Burlesque: Happy Hour is an
enjoyable, if not particularly spectacular, way to spend an hour.
The Church of Zirconium is a piece of new writing by Will Farrell and Milo Gough which invites us into the world of a poorly run cult populated by the charmingly gormless, the easi…
Aaaand Now for Something Completely Improvised is a solid hour of good fun.
The Other Guys: Afternoon Delight is an enjoyable and light hearted a capella show.
Accompanying Paul Savage on his quest to find every joke in the Bible is an enjoyable way to spend an hour.
Full disclosure: I came very close to tears during Hardeep is Your Love.
You can’t help but wonder how many people fall in love with Camille O’Sullivan during her show each night.
James Loveridge’s Funny Because It’s True is indeed funny and is presumably also true.
Murray’s One Man, One Guvnor is only in its preview stages, but already it is a
spectacularly funny set.
In John O’Farrell’s 25
Years of Writing Stupid Jokes, he tells the story of his comedy career:
first as a writer on the likes of Spitting Image and Have I Got News
for You a…
“You’ve proved my point: nobody has any respect for me”, McCaffery laments as four latecomers traipse across his stage to their seats, interrupting his flow.
Paul Chowdry is perhaps one of the most interesting comedians at the Fringe this year.
Out of the Blue, Oxford’s all male a
capella group, have many things to offer.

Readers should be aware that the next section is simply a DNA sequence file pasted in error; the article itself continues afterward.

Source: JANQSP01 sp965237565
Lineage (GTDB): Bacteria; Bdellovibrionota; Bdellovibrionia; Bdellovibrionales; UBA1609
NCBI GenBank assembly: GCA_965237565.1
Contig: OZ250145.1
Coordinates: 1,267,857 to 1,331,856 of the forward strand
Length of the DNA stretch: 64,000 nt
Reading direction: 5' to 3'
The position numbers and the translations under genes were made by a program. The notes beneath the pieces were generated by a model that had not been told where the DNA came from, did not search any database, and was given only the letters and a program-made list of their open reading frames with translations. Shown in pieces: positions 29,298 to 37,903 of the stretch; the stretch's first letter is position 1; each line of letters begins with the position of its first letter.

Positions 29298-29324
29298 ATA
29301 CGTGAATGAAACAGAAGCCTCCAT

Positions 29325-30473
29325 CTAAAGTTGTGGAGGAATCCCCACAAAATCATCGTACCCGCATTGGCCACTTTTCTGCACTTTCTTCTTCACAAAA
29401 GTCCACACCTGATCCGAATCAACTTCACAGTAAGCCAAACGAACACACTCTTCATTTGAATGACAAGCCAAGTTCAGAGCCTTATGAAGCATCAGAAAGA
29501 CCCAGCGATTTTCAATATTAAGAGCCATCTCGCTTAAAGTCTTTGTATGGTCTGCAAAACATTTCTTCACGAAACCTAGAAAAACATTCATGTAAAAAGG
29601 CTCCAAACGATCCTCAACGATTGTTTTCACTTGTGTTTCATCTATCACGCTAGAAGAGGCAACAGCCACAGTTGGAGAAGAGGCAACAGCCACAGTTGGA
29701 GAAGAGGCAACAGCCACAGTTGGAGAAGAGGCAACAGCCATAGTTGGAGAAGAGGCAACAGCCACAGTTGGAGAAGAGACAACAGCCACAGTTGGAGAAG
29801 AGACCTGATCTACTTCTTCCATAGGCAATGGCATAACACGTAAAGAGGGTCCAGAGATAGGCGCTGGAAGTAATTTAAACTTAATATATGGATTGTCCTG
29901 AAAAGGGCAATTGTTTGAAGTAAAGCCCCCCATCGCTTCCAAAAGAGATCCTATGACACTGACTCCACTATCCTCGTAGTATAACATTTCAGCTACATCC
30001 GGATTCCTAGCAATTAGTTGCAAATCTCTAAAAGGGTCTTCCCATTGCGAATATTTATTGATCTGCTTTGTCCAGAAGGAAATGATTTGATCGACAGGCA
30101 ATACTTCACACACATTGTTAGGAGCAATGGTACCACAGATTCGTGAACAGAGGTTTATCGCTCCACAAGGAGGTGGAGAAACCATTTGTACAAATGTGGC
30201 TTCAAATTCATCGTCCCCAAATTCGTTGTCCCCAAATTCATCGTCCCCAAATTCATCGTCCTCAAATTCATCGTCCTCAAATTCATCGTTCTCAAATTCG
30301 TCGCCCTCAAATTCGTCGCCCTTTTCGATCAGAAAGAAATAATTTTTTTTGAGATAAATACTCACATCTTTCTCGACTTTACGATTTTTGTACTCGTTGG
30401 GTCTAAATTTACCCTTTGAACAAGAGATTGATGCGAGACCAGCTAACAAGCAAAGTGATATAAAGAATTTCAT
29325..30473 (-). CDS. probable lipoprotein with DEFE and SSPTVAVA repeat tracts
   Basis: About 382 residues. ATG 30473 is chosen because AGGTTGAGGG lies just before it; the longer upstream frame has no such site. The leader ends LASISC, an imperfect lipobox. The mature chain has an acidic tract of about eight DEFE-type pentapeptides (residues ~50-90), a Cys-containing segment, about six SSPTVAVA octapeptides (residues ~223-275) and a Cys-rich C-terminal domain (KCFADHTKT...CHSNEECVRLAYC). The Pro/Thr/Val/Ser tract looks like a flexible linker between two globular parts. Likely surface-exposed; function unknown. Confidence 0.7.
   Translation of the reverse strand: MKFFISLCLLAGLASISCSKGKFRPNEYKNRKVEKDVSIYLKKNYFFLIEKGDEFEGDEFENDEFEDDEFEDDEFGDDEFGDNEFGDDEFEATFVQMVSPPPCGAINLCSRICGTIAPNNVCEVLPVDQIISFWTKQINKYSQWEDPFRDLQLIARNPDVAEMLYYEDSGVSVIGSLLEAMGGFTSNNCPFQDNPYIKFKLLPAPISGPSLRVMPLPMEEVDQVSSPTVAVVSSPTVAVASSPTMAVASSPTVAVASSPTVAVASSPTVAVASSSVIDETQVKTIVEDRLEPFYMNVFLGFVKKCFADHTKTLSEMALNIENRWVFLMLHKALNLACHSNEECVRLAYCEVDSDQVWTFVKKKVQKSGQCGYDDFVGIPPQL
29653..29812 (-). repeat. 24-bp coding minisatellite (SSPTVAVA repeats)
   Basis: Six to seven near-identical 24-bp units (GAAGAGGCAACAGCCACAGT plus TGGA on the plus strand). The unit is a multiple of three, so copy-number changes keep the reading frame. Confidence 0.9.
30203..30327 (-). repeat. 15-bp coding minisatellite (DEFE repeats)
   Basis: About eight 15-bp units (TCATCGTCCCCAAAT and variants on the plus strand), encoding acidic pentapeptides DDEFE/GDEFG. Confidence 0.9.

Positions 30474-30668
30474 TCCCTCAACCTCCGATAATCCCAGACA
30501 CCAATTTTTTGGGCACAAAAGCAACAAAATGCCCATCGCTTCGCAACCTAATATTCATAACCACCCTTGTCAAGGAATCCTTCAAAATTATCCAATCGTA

Mark Nelson instantly puts me at ease as he bounds onstage.
At the risk of damning Fred McAuley with faint praise, this is an extremely competent set.
NewsRevue 2014 is impressive, very impressive.
The St Andrews Revue’s offering to this year’s Fringeis everything student comedy should be.
Once Pathos: Can
You Kill for Love? hits its stride, it is an enjoyable and moving performance.
Corked is a nostalgic and affectionate romp through Chris Kent’s childhood and formative years.
Alex Williamson is energetic.
day that I saw it, The Durham
Revue was a victim of its own
For any unassuming
festival goer in search of a laugh, there are a whole host of shows willing to
part him from ten scottish pounds and provide no such thing.
Light Opera Group’s production of How to Succeed in Business without Really
Trying is a masterfully polished piece of theatre.
Oliver Meech’s offering to this year’s Fringe is intriguingly listed under “Cabaret (Magic, Science)”.
If you like a capella, see this show.
The show opens with Dolan asking whether anybody in the audience is married.
The title of this show is not nearly the best thing about it, but it alone should be enough to send you scurrying straight to the box office.
This is a one man production of Voltaire’s Candide, a satire about a young man who believes firmly that this is the “best of all possible worlds”, despite the increasingly ho…
It is 1997, and Princess Diana has just died, leaving the country in a state of hysteria.
Here’s the thing: if you are going to base a stand up show around ways in which you and your father are different, it had better be something pretty special to avoid falling into…
In an ideal world, I would use the word “meta” to describe this show.
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